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Workforce Optimization: Tuning Your Accuracy, Performance, and Engagement

Many customer contact organizations have implemented workforce optimization (WFO) as an operational strategy to improve the overall efficiency and performance of customer care professionals. However, call center solutions have evolved significantly over the last thirty years. The rationale for much of this investment has been to make the customer service experience more efficient, reduce voluntary attrition, and effectively manage the cost of the operation without debilitating customer service.

As a practice, workforce optimization (WFO) has been around almost as long as call centers. However, like all things, there’s always some room for improvement, especially with accuracy and employee performance and engagement.

In this article, we’ll focus on a couple of areas. One is forecasting, because without it, it’s extremely difficult to get any assured accuracy and predictability to best hire, manage, and schedule your precious employee resources. Next we’ll focus on operations, especially from the context of employee engagement and performance. These two areas will continue to push the limits of WFO in customer contact organizations.


Reliable forecasting is the cornerstone of modern workforce management. Unreliable forecasts that fail to accurately model the conditions of a contact center can have an undesirable effect on workforce schedules and service levels. That's why automated forecasting algorithms based on historical and seasonal trends as well as special events are so important. Accurate forecasting of contact requirements, considering both contact volume and handle time, enables better scheduling and staff planning.

The science of forecasting demand in a contact center draws on several techniques from mathematics and statistics. The challenge, however, lies in having the expertise needed to understand which forecasting method will generate the most accurate results in any given situation. A method that works effectively for one work stream may fail to perform well for another, or it may work for a work stream some — but not all — of the time. Other considerations include operational context, the stage of a work stream’s lifecycle, the availability of historical data, the relevance of history to the future, and the time horizon being forecasted.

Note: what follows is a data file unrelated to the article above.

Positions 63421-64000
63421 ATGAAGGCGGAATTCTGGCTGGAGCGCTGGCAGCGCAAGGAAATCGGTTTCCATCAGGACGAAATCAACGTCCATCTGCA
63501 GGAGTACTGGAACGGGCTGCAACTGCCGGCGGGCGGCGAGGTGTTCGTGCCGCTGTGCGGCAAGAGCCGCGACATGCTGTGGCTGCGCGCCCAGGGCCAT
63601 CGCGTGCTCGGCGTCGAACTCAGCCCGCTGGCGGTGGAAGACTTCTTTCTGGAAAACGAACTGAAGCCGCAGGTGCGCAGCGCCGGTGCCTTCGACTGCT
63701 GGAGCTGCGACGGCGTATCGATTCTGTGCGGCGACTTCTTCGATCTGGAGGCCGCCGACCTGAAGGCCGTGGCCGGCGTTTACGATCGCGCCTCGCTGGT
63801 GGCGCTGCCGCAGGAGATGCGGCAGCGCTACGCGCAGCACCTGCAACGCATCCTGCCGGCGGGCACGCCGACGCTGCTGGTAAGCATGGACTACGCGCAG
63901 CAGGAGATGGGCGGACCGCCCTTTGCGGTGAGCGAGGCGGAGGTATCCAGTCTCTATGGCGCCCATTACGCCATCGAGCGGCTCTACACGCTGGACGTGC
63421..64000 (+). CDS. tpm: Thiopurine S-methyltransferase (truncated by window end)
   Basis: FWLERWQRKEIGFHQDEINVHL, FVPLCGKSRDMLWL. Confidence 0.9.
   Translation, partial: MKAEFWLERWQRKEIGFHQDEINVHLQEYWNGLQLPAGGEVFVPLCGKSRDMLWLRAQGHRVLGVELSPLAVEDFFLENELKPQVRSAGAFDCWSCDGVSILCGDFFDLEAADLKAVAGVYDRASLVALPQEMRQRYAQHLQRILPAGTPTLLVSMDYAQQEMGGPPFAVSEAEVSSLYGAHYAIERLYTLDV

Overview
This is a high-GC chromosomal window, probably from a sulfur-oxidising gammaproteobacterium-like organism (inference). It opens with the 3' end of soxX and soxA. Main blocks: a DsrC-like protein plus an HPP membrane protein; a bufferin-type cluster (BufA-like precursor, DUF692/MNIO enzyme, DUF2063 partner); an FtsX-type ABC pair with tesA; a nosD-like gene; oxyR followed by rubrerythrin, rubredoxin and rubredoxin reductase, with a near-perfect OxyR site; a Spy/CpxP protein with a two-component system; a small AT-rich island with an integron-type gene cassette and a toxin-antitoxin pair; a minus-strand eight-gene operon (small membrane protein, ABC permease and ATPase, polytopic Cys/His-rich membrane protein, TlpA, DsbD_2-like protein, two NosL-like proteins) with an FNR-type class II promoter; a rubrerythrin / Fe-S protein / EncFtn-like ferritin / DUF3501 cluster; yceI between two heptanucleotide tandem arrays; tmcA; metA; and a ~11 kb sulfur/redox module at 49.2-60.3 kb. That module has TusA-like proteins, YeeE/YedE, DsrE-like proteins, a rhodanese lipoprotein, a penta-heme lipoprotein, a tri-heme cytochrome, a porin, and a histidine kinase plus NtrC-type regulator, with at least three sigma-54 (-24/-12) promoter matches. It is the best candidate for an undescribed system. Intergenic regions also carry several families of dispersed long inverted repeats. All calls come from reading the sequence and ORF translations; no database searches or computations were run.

More than one-third of contact centers struggle with unpredictable customer traffic, resulting in overstaffing or understaffing. Overstaffing is the simplest way to waste money, and understaffing leads directly to unhappy customers. To avoid either extreme, you need the right employees, in the right place, at the right time. To tackle the issue of unpredictable customer traffic, forecasting tools must be able to handle incredibly complex demands plus weigh and incorporate a range of source, input, historic, and real-time data. It needs to do this through an infusion of artificial intelligence (AI) to lessen the complexity and remove any knowledge gap that may be preventing the organization from applying an extensive set of models that can maximize accuracy.

Employee Performance and Engagement

Successful contact centers have environments that are motivating and provide a sense of purpose. Motivation and engagement have been studied and addressed by thousands of individuals. There's a lot of agreement on the core principles that enable it to succeed, such as creating clear goals/objectives, effective communications that are part of the ongoing training, coaching and KPI conversations, expecting the best from the individuals and providing them with the necessary tools to perform well, and more. One thing is clear, organizations that maintain the highest levels of engagement make it a serious requirement in their culture and structure. They realize enthusiastic employees unquestionably and predictably create great results for customers and the organization. Countless studies reinforce this view, showing a strong link between engaged employees and higher levels of productivity and profitability. Here is the commonality we've seen with the most successful contact centers:

  • Actions, actions, and actions: There are many organizations that codify and post their values, but then encourage an entirely different set of behaviors through their policies and actions. As an example, nurturing customer relationships may be the objective, but lack of staffing resources, or standards that stress volume-oriented production, may send conflicting messages.
  • Continual and factual communication cultivates trust: Communication creates an understanding and direction for people. When good communication is nonexistent, the operation becomes predictable in moving in the wrong direction: conflicting objectives, unclear values, unclear understandings, perceptions focused, limited data insights, limited coordination, confusion, low morale, and employees doing the minimum required.
  • Recognition is an exponential booster: In study after study, participants say personalized and sincere recognition from their superiors — in other words, simply being recognized for doing a good job — is one of the most powerful motivators. It creates a sense of connection between the employees and the organization.
  • Accurate and predictable planning: In the time-driven contact center environment, this is extremely important. You have to have the right people, in the right place, at the right times, doing the right things. In cases when that fails to happen, unfavorable consequences begin to surface: delays occur, there's a continual build up on supporting additional interactions, customers get unhappy and discouraged, and occupancy goes through the ceiling. That’s not what an organization wants.